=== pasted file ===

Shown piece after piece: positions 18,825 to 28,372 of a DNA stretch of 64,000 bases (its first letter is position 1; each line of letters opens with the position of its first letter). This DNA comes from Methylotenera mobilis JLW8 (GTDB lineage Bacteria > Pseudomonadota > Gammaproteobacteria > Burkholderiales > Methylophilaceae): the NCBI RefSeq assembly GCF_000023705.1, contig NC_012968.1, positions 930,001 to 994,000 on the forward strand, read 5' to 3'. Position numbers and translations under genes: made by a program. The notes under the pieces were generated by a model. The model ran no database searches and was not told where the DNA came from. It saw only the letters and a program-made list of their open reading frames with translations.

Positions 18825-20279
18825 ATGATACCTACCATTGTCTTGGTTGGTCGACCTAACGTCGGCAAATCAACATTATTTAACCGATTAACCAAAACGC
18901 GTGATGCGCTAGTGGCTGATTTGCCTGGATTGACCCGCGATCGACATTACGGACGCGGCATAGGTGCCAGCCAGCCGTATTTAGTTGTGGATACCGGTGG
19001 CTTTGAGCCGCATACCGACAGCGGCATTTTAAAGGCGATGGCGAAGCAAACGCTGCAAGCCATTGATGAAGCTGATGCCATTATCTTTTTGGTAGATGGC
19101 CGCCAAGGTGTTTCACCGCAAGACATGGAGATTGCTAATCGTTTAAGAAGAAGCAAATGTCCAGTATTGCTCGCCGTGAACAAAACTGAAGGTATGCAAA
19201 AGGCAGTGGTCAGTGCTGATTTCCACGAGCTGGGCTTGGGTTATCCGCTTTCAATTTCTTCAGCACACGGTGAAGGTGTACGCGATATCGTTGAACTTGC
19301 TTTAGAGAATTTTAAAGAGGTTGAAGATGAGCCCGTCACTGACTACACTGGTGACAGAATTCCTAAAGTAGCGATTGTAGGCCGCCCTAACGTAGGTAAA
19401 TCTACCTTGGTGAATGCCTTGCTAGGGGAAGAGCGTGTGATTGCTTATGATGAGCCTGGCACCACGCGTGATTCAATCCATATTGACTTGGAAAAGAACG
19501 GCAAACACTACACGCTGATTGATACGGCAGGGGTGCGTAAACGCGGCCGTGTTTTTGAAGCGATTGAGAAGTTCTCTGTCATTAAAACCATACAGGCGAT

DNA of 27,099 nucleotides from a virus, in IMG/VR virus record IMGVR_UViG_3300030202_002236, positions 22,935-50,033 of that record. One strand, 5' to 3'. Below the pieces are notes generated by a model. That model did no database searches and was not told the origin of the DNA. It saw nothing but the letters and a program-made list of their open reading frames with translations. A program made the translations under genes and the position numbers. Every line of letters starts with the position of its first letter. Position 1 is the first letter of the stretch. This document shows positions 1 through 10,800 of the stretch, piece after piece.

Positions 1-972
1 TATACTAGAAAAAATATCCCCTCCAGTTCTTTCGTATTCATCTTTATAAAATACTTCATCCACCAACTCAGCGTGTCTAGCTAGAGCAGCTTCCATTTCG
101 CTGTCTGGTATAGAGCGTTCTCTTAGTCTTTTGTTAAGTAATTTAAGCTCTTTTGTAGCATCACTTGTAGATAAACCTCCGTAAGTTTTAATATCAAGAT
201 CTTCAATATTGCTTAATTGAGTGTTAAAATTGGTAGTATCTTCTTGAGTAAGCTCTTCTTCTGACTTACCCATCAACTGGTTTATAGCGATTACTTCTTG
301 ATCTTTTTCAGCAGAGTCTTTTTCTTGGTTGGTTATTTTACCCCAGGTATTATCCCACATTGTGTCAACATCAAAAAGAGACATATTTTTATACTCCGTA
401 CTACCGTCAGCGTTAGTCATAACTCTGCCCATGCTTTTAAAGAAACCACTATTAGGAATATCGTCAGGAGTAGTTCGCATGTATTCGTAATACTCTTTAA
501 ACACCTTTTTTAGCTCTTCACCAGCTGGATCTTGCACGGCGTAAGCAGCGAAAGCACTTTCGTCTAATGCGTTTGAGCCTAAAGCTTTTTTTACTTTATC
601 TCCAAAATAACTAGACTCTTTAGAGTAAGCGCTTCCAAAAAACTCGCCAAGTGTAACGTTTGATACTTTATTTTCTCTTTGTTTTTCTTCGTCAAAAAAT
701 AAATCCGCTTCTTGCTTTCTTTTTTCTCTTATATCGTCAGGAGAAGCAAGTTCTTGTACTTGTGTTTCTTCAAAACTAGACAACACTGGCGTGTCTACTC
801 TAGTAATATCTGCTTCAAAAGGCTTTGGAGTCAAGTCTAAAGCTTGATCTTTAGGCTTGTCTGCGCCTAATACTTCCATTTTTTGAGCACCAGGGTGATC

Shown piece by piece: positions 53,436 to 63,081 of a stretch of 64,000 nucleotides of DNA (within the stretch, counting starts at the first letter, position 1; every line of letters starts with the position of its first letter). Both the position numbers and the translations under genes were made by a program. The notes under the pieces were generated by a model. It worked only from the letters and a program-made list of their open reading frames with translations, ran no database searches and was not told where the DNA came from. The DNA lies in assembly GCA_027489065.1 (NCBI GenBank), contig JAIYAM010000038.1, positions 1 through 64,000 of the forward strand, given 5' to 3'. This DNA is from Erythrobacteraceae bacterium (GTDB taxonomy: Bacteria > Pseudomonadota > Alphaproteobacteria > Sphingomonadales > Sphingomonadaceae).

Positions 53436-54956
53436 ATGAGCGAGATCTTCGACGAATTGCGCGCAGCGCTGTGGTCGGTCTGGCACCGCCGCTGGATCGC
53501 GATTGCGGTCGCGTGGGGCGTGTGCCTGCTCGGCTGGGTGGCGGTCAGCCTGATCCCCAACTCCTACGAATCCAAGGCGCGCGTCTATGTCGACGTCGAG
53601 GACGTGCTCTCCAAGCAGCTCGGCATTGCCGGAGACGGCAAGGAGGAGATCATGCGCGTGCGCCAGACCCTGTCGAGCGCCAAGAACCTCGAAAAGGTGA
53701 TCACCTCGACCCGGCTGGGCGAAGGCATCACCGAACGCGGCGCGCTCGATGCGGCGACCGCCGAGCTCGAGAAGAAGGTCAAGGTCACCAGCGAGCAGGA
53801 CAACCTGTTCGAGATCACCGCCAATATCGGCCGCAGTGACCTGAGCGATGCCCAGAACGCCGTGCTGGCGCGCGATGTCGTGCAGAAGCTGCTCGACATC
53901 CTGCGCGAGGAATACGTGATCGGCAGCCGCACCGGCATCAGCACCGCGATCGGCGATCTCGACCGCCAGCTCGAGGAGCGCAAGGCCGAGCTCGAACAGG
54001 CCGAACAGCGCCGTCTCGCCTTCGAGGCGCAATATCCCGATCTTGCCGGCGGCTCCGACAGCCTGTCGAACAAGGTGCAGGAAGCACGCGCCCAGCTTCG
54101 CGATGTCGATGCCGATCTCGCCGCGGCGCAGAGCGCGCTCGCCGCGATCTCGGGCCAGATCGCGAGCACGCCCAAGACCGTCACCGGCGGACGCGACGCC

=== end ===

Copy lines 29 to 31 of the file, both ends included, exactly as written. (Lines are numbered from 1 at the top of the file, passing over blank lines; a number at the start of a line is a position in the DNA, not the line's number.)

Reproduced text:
53901 CTGCGCGAGGAATACGTGATCGGCAGCCGCACCGGCATCAGCACCGCGATCGGCGATCTCGACCGCCAGCTCGAGGAGCGCAAGGCCGAGCTCGAACAGG
54001 CCGAACAGCGCCGTCTCGCCTTCGAGGCGCAATATCCCGATCTTGCCGGCGGCTCCGACAGCCTGTCGAACAAGGTGCAGGAAGCACGCGCCCAGCTTCG
54101 CGATGTCGATGCCGATCTCGCCGCGGCGCAGAGCGCGCTCGCCGCGATCTCGGGCCAGATCGCGAGCACGCCCAAGACCGTCACCGGCGGACGCGACGCC